In 1980 in the case of Diamond v. Chakraborty, the US Supreme Court while discussing patentability of a human made but machine aided gene invention stated that “anything under the sun, which is made by man, qualifies as patentable subject matter”. This statement expresses one of the main challenges of patenting creations by sophisticated Al systems.  Till now humans have always deemed themselves to be the most superior and it is due to this assumption that the law that exists in all jurisdictions around the world don’t consider anyone but humans as potential inventors.

However, the situation is fast changing. Claims for patent for two inventions made by DABUS (Device for the Autonomous Bootstrapping of Unified Sentience), an Artificial Intelligence tool, were filed by Professor Ryan Abbot, and even though the same was rejected in the UK, the US and at the EPO, just in the last week of July of 2021, the South African IP office accepted the claim and became the first country in the world to issue a patent with an AI as the inventor.[6]


It is imperative to understand how India would react to such a conundrum. Patent laws of India expressly take only human inventors into account, as is clear from them defining “inventor” under sec 6(1) of The Patent Act as “the individual or, if a joint invention, the individuals collectively who invented, the subject matter of the invention.“[7]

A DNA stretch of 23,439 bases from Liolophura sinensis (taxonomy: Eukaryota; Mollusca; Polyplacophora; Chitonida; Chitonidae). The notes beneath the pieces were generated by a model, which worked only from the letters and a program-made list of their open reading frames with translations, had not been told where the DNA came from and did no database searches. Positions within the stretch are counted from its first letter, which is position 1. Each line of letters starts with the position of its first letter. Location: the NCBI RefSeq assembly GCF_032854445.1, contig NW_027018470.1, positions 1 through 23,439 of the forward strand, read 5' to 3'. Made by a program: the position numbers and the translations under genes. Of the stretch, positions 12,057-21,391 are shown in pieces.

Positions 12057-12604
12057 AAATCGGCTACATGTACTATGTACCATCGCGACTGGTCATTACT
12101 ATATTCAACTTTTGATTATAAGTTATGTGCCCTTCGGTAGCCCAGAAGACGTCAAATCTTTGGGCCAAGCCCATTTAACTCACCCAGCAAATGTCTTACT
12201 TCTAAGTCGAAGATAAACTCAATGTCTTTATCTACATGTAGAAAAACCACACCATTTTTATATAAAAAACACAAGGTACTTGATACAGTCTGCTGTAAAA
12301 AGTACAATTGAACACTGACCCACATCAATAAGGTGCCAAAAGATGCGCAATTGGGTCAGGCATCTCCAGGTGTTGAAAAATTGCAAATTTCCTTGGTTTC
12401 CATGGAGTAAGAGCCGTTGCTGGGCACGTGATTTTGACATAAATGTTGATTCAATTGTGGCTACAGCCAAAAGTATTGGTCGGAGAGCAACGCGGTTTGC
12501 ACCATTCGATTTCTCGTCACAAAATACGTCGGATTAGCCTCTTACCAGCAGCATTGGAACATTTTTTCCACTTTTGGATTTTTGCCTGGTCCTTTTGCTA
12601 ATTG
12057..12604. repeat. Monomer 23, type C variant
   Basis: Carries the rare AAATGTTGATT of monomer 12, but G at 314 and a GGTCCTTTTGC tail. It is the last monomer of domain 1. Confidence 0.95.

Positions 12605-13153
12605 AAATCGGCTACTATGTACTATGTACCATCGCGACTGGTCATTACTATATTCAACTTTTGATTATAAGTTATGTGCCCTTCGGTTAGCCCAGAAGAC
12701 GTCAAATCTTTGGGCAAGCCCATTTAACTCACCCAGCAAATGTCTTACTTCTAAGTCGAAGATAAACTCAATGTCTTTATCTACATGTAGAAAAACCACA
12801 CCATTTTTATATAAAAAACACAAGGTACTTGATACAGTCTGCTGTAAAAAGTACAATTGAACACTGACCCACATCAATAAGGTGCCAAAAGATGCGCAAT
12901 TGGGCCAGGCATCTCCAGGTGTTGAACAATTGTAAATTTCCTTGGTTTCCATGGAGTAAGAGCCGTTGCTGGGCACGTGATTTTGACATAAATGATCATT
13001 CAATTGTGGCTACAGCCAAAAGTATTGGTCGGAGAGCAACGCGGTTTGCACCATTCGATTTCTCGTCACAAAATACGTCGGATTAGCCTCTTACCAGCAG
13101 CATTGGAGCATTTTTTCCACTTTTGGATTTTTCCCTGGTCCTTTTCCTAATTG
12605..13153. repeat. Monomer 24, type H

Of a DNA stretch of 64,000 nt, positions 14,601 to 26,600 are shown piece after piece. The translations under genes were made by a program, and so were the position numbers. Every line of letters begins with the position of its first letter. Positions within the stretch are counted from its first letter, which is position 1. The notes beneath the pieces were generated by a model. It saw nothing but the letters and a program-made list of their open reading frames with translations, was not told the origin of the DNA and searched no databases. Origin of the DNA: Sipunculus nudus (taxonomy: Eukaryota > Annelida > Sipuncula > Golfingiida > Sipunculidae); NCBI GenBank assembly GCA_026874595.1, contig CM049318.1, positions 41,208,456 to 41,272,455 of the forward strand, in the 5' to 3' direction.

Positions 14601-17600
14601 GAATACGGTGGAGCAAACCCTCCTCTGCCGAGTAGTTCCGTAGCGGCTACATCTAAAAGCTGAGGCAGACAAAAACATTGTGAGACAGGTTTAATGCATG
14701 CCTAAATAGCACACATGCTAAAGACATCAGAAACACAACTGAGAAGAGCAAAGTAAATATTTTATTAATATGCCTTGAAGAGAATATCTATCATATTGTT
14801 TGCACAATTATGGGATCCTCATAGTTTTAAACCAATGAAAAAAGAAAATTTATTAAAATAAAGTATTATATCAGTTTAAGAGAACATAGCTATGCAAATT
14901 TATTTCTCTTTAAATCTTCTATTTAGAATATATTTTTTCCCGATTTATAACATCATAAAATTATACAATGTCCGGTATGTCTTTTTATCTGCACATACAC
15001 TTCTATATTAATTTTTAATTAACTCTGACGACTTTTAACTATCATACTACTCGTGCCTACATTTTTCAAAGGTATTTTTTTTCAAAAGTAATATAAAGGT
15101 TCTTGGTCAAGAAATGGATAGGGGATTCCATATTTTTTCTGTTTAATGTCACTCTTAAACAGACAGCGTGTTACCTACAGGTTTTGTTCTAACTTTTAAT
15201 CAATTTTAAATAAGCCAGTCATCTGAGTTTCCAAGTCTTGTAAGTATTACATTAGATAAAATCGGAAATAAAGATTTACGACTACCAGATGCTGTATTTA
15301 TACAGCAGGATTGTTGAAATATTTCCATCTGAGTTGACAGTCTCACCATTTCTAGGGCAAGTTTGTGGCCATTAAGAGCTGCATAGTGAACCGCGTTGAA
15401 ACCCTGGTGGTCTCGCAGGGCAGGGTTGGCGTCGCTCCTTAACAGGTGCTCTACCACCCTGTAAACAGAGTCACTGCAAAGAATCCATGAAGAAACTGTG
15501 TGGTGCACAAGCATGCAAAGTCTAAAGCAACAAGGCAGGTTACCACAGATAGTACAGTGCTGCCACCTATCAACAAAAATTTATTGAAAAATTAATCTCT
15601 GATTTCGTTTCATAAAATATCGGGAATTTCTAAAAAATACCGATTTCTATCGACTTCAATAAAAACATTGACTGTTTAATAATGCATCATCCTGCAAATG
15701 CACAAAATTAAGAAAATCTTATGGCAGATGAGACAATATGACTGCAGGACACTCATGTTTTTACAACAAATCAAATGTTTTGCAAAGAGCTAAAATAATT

Moreover, Section 2(y) of the Indian Patents Act, 1970 confines definition of first and true inventor to the first person who imports it to India or to whom the invention is first communicated to outside India.[8]

Now, although it is true that these provisions still do not expressly bar or impose a requirement for the inventor to be a natural person, a bare reading of the act and general practice indicates that such a presumption is implicit in law, and that law does not consider possibility of a non-human inventor, leaving the jurisprudence in India ambiguous on the subject matter of AI.


The law in India is a testament in itself that the law in itself does not consider the possibility of a nonhuman inventor. The use of the word ‘person’ in aforesaid sections with practice has made it evident that the legislators did not intend for the for the patent laws to safeguard inventions by anyone but a human.

It is time to decide whether Artificial Intelligence would prove to be a double-edged sword or a boon to mankind, but right now the need of the hour is to just efficiently codify law in regards to AI.

[1] ‘WIPO Conversation on Intellectual Property (IP) and Artificial Intelligence (AI)’ WIPO/IP/AI/2/GE/20/1 (13Dec2019), available at

[2] Id.

[3] WIPO, ‘Background document on patents and emerging technologies SCP/30/5 para 55 (WIPO, 28 May 2019), available at

[4] George A Schillinger, ‘Automation’ in Carl Mitcham (ed), ENCYCLOPEDIA OF SCIENCE, TECHNOLOGY, AND ETHICS (Macmillan Reference 2005) 146.

[5] John P Sullins III, ‘Artificial Intelligence in Carl Mitcham (ed), ENCYCLOPEDIA OF SCIENCE, TECHNOLOGY, AND ETHICS (Macmillan Reference 2005) 111, 112.

[6] Ed Conlon, ‘DABUS: South Africa issues first-ever patent with AI inventor’, MANAGING IP (Jul 29, 2021), available at

[7] Sec. 6(1) of The Patents Act, 1970.

[8] Sec. 6(1) of The Patents Act, 1970.